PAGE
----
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15 Reasons Why "Gullah Gullah Island" Is The Only Kids Show That Matters

Two words — Binyah Binyah.

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1. The parents on the show, Ron and Natalie, were actually married in real life.

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Which explains their chemistry and portrayal of a healthy black couple.

2. Binyah Binyah polliwog, the only frog that could encourage you to dance and go out and play.

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You could always count on Binyah to liven things up, he is the living embodiment of Gullah Gullah Island. Not to mention his amazing voice that took you forever to impersonate.

3. The vibrant color schemes of every room alone would brighten your day.

4. Natalie's locs were enough reason to tune in every episode — they were always on point.

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5. Chansome the pelican, the bird that always offered a helping hand reminding you to be responsible.

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Chansome was the quirky, fish loving pelican. He was the friend that meant the best and tried to keep Binyah Binyah on his feet — even when he himself was off the ground.

6. Their magical use of animation let your imagination run wild.

It was an extra treat when they would incorporate live action animation into an episode.

7. Every episode had an endless amount of original songs you could turn up to.

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8. They broke racial stereotypes with the father Ron.

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The epitome of the corny, lovable dad.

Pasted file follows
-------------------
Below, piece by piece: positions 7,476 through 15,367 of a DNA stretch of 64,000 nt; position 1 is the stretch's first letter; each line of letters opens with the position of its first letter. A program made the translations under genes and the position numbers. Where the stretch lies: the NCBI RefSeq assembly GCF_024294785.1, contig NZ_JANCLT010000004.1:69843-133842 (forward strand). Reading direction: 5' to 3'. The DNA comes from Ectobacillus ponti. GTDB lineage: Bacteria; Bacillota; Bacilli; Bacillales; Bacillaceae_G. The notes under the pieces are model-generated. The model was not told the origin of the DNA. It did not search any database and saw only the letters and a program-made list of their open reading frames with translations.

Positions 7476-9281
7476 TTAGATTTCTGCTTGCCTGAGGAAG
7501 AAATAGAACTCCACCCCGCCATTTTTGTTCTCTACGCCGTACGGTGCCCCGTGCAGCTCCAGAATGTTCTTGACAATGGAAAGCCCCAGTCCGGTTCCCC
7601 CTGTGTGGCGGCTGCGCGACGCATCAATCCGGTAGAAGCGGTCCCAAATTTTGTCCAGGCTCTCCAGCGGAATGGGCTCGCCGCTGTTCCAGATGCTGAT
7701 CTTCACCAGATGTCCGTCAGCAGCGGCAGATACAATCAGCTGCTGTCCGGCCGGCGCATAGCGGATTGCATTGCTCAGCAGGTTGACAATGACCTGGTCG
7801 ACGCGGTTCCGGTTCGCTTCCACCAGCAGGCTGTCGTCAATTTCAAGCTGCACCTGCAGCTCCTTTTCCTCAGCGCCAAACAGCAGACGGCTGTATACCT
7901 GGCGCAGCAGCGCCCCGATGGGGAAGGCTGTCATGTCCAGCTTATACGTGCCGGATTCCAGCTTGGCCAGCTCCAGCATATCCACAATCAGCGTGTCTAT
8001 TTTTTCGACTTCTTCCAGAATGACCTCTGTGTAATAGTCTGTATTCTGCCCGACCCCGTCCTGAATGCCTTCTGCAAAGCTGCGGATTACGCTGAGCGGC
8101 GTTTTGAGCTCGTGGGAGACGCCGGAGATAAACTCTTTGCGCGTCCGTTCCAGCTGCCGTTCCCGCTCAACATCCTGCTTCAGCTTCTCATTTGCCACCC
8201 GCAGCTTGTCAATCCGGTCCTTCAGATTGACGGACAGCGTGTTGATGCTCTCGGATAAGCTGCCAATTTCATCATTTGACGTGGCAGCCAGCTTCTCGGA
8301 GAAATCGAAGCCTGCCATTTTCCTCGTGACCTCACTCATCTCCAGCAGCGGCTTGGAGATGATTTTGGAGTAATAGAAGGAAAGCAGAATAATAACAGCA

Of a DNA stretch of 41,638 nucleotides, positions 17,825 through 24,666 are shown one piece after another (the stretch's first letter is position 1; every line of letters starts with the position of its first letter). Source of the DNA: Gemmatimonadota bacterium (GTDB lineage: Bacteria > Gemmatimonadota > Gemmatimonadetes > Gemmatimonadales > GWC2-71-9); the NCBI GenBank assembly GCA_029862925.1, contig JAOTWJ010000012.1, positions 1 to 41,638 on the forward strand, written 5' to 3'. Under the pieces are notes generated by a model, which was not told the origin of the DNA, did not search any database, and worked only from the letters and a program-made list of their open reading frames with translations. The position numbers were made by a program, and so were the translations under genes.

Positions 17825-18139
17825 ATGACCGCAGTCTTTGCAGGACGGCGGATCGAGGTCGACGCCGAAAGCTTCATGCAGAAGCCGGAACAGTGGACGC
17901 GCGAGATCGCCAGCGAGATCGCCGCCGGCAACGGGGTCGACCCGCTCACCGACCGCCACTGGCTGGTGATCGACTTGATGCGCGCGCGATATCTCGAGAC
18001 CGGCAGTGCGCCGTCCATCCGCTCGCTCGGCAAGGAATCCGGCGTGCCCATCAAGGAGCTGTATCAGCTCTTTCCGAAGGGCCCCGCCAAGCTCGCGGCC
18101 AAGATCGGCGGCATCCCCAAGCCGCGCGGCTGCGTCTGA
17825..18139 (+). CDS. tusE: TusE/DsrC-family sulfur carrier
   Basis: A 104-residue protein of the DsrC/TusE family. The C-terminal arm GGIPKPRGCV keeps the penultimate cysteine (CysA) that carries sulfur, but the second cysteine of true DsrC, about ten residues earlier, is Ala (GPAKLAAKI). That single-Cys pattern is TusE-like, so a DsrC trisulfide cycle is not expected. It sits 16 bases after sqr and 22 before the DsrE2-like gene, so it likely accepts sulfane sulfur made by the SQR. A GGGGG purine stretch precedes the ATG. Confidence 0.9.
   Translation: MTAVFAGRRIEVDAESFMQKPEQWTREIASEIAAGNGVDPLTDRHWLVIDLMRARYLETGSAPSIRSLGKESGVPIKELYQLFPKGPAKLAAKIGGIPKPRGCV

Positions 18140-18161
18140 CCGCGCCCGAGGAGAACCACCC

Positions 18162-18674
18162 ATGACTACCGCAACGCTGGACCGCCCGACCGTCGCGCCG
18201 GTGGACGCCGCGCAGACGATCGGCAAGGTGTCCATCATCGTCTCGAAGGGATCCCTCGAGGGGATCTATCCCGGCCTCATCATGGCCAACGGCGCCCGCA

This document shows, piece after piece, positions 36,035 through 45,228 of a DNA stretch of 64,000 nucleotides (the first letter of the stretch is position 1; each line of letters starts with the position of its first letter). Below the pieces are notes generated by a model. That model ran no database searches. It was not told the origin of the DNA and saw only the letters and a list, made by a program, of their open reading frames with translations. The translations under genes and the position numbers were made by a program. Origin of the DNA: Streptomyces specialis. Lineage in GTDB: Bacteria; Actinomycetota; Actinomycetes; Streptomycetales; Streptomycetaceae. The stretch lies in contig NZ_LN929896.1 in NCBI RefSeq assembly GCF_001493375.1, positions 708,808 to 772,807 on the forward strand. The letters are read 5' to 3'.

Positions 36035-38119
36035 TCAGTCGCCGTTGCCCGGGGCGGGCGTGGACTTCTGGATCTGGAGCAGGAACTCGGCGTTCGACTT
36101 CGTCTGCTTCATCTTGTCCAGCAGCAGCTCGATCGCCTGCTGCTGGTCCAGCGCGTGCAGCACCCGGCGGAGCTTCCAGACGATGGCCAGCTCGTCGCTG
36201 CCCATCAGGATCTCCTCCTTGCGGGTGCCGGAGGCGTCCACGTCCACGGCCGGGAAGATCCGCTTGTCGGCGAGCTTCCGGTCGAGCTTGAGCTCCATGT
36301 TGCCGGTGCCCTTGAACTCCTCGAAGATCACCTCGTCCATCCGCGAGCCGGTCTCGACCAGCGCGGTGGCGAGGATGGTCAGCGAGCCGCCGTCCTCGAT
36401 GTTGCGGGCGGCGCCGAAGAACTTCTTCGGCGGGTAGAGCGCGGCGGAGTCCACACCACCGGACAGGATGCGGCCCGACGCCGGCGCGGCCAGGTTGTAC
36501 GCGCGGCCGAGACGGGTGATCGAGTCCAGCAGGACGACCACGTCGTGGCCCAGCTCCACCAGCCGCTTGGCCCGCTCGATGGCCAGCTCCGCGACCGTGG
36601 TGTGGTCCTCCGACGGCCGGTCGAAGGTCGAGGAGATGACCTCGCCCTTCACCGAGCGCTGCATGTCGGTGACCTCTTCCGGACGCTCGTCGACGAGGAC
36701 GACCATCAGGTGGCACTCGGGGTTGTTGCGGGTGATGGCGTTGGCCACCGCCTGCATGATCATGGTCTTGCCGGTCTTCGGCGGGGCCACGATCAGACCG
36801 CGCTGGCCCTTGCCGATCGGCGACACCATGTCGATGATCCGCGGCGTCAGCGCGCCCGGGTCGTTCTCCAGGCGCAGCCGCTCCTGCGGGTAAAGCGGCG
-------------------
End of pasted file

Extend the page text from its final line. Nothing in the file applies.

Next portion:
9. The show blessed the world with the “Peanut Butter and Jelly” song.

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While most shows would have their characters eating burgers, pizza, and junk food, Gullah Gullah Island took a more health and wealth conscious approach to lunchtime.

10. It was the only kids show that could have doubled as a legit cooking program.

Who didn't want a serving of their gumbo, jumbalaya, and crawfish?

11. Normalizing hip-hop culture by introducing us to the coolest childrens television son ever — James.

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12. And the kick-ass cousin Vanessa.

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Vanessa wasn't afraid to speak her mind and break gender stereotypes by schooling her cousin James in any competition. You might also remember her from Kenan and Kel, and My Brother and Me.

13. They openly embraced their African culture.

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They had African art all throughout the living room.

14. The show celebrated diversity and embraced all cultures.

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It taught you to be proud of your own culture and ethnicity and still appreciate others on Gullah Gullah Island.

15. And they always acknowledged the viewer.

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You better break that fourth wall.

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